SHERIDAN, Ch. J.
This is a motion by defendants to dismiss the complaint for failure to state a claim upon which relief can be granted.
The action was begun to compel arbitration under Section 301 of the Labor-Management Relations Act of 1947, as amended, 29 U.S.C.A. § 185, and the Declaratory Judgment Act, as amended, 28 U.S.C.A. § 2201.
The complaint alleges that the dispute involved arose on February 2, 1966, when a walkout occurred among plaintiff's employees who were members of and represented by the defendant unions. The walkout ended on the same day it began. Shortly thereafter plaintiff informed defendants that one of the employees involved, John Matteo, participated in or was responsible for the strike. Plaintiff requested that the issue of Matteo's innocence or guilt with respect to his participation or responsibility be arbitrated before the company undertook disciplinary action. The defendants refused. Plaintiff therefore brought this action to compel arbitration.
Both sides agree that whether Matteo was responsible for the walkout is a subject for arbitration under the collective bargaining agreement. Defendants contend, however, that whether Matteo's responsibility should be arbitrated before or after he is disciplined is in itself a dispute which is covered by the arbitration clause, and that this action must be dismissed and the parties sent to arbitration on both issues. In effect, defendants contend that there is a dispute as to whether a condition precedent to arbitration of the main dispute has been complied with. Plaintiff contends that the question of when disciplinary action must be taken is not a dispute subject to arbitration and that under the clear language of the agreement, only the question of Matteo's responsibility, which they seek to have arbitrated, is arbitrable.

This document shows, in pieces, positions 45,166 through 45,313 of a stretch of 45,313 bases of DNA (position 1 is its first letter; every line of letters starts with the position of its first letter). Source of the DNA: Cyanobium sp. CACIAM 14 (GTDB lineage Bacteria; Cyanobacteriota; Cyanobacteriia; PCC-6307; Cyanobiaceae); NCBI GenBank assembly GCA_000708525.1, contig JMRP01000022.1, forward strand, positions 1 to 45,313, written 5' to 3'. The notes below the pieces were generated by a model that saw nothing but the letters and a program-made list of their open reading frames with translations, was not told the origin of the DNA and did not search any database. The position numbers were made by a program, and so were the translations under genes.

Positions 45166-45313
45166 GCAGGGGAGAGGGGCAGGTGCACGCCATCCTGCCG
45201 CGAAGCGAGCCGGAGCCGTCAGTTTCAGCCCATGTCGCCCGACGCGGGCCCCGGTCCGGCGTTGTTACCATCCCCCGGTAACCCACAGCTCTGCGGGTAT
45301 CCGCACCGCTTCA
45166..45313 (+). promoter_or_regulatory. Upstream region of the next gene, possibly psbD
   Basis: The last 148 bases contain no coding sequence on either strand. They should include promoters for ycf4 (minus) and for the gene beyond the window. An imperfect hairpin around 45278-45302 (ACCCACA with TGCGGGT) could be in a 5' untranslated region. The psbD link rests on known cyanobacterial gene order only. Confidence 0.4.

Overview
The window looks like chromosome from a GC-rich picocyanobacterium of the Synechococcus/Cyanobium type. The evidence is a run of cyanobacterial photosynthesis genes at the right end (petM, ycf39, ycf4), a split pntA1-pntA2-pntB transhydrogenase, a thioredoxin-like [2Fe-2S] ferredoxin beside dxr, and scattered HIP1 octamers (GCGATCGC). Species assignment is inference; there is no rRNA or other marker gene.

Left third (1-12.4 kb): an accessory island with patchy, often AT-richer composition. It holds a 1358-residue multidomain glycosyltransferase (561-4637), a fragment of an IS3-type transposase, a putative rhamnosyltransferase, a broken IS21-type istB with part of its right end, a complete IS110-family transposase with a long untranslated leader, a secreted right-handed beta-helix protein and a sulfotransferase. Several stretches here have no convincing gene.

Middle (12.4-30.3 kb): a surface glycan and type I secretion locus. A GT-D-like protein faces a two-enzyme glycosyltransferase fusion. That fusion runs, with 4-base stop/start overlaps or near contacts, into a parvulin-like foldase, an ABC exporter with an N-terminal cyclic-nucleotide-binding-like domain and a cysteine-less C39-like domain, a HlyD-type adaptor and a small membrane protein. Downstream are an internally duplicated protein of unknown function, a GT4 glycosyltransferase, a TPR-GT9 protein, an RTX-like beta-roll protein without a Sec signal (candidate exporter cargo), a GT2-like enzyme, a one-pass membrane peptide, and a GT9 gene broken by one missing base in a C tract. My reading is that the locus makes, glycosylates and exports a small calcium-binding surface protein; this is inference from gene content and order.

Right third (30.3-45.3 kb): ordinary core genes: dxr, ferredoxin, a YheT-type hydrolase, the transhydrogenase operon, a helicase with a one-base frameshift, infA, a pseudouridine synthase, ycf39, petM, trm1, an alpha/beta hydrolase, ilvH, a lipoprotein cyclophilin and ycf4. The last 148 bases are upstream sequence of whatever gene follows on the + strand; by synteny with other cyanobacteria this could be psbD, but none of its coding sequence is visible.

Whether or not the company was bound to arbitrate the issue as to the time when disciplinary action must be taken is a matter to be determined by the court on the basis of the contract entered into by the parties. Atkinson v. Sinclair Refining Co., 1962, 370 U.S. 238, 8 L. Ed. 2d 462, 82 S. Ct. 1318; Local 490, United Rubber Workers v. Kirkhill Rubber Co., 9 Cir. 1966, 367 F.2d 956. In Boeing Co. v. International Union, UAW, 3 Cir. 1967, 370 F.2d 969, the court said:
" . . . Arbitration clauses, such as those usually contained in labor-management contracts, should be so construed as to effectuate congressional policy favoring the settlement of labor disputes. It was held in United Steelworkers of America v. Warrior & Gulf Nav. Co., 363 U.S. 574, 582, 4 L. Ed. 2d 1409, 80 S. Ct. 1347 (1960): 'An order to arbitrate the particular grievance should not be denied unless it may be said with positive assurance that the arbitration clause is not susceptible of an interpretation that covers the asserted dispute.' Despite this liberal rule of construction a reluctant party may not be compelled to submit a controversy to arbitration unless under a fair construction of the agreement he is bound to do . . . . Absent a contractual obligation to the contrary, a reluctant party is free to pursue any available legal remedy to redress its grievances." (Citations omitted.)
In Strauss v. Silvercup Bakers, Inc., 2 Cir. 1965, 353 F.2d 555, the court said:
" . . . The Supreme Court, although strongly favoring arbitration of labor disputes in its many recent decisions on the subject, has nevertheless maintained that '[the] duty to arbitrate being of contractual origin, a compulsory submission to arbitration cannot precede judicial determination that the collective bargaining agreement does in fact create such a duty.' . . . The courts have the duty to determine whether the reluctant party has breached his promise to arbitrate, . . . unless the contract clearly manifests an intention that arbitrability should be decided by the arbitrator. . . . The Supreme Court held that the question of arbitrability was for the courts, even though the arbitration clause covered 'any act or conduct or relation between the parties.' . . . Moreover, the juxtaposition of an 'all disputes' clause in a collective bargaining agreement with a clause excluding certain disputes from arbitration suggests that the parties intended to have questions concerning the scope of the exclusion decided in the first place not by the arbitrator, but by the courts.